As you may recall, I had success with configuring VMDirectPath for all 4 USB 3.0 ports on my HighPoint RU1144A, as I detailed here, with screenshots and a video walk-thru. I even told HighPoint about this success with ESXi 5.0 pass through, on my recent visit to their booth at CES last week. I've even had luck with a cheaper, slower 2 port USB 3.0 card, explained here.
But to get to this point, I myself went through testing roughly 7 Z68 motherboards, coping with a DOA, a bent mobo CPU socket pin, and considerable restocking fees, over a ~3 month period last spring. ASRock and MSI both worked, and I settled on the model with the most SATA ports, seen in the vZilla parts list, and described at TinkerTry.com/vmdirectpath. Getting passthrough working was critical to me deciding if this virtualization server could meet my needs for the next few years. But I had great difficulty finding ANY good info. It was that pain I went through that motivated me to create this site, TinkerTry, so others could use my known-good configuration called vZilla, with a much less setup and configuration hassle, knowing it'll all work.
While my hunch is that I might not really be able to really help folks with systems that differ from vZilla in significant ways, I'd like to give it a shot, right here, with your help, my site visitors. And hopefully we'll all learn a bit more about how modern PCI-Express 2.0 x4 cards really work, at a hardware level.
I also feel it's always a good idea to put forth alternative viewpoints/experiences. Site visitor Michael Shaw has taken a lot of time to write-up a wonderfully detailed guide, click the title below to view his entire article:
It seems publishing his full document might be a good way to call attention to this issue he's having, where you'll note that his screenshots show only 2 of the 4 ports of the HighPoint RocketU 1144A card, for some hardware related reason not yet identified.
And here's Michael's stated reasoning:
A need arose for a back-up strategy for both Windows 2008 R2 servers and ESXi standalone servers in a corporate environment where data could be backed up to externally available devices and then for security removed from server location. The amount of data involved was in the TB range and USB2.0 / 1.1 does not offer the speed required for the time window involved. Unfortunately HP servers even in the latest ‘7th Generation’ still doesn’t offer native on board Superspeed USB 3.0 chipsets and ports.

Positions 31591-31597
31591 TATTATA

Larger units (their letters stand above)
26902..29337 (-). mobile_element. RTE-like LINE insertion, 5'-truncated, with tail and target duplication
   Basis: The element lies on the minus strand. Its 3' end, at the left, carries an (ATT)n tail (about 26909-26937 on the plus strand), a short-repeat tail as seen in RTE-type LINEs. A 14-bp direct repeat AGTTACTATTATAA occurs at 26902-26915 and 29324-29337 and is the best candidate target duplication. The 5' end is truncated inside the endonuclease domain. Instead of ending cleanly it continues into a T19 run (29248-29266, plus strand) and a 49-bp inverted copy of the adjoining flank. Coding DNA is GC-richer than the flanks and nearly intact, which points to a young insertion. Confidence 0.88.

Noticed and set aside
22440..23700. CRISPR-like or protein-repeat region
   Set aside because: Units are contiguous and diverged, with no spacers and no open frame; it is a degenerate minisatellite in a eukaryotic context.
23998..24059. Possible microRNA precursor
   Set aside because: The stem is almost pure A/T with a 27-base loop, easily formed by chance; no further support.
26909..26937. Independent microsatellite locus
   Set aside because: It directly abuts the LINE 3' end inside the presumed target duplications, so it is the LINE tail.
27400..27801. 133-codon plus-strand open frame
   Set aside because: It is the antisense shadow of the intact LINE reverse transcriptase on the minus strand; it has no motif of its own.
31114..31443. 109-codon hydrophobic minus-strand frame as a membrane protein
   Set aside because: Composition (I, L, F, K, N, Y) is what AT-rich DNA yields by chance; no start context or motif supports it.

You can see the similarities: speed, affordability and portability.
I should note that I've worked on a variety of servers in my career, IBM, HP, Dell, and others, and have installed ESX on all of them. Read more about my background at TinkerTry.com/about. Each vendor has it's own personality as far as handling device drivers and BIOS configuration. And the nitty gritty of how IRQs and interrupts are handled under the covers gets pretty tough to predict, never mind research. Easier to just try for yourself.
I'm not claiming any of these vendors has promised any sort of compatibility testing was done with HighPoint. Let's be honest, HighPoint sells to consumers, and doesn't need to cater to server vendors, or worry about getting on the big server vendor's HCLs, which is necessary for any sort of real support. But this is a home or lab situation we're talking about here, and Michael and I are just trying to open up a dialogue, in case somebody can weigh in with some advice or ideas for Michael to just get it working, even if it's entirely unsupported.
He's already considered that it may be a IRQ sharing issue, or that perhaps freeing up COM ports can help, or disabling ILO3 (if possible). He's already tried the card in different slots.
I'm also going to try to help Michael reach somebody at HighPoint, a company I just met with at CES just last week. This will be a best effort, and I have no idea whether I'll get anywhere. But I'll try, just in case HighPoint has some insight into what may be most likely culprit, and/or workarounds for Michael to try. It might be telling to their engineers that only ports 2 and 4 are recognized in both Windows and ESXi, for example (all 4 ports have their own USB 3.0 controller).
I'll go ahead and post significant updates at the bottom of this same article, over time. Meanwhile, please leave your comments/questions/ideas for Michael, right here below, through the open comment system, no registration required.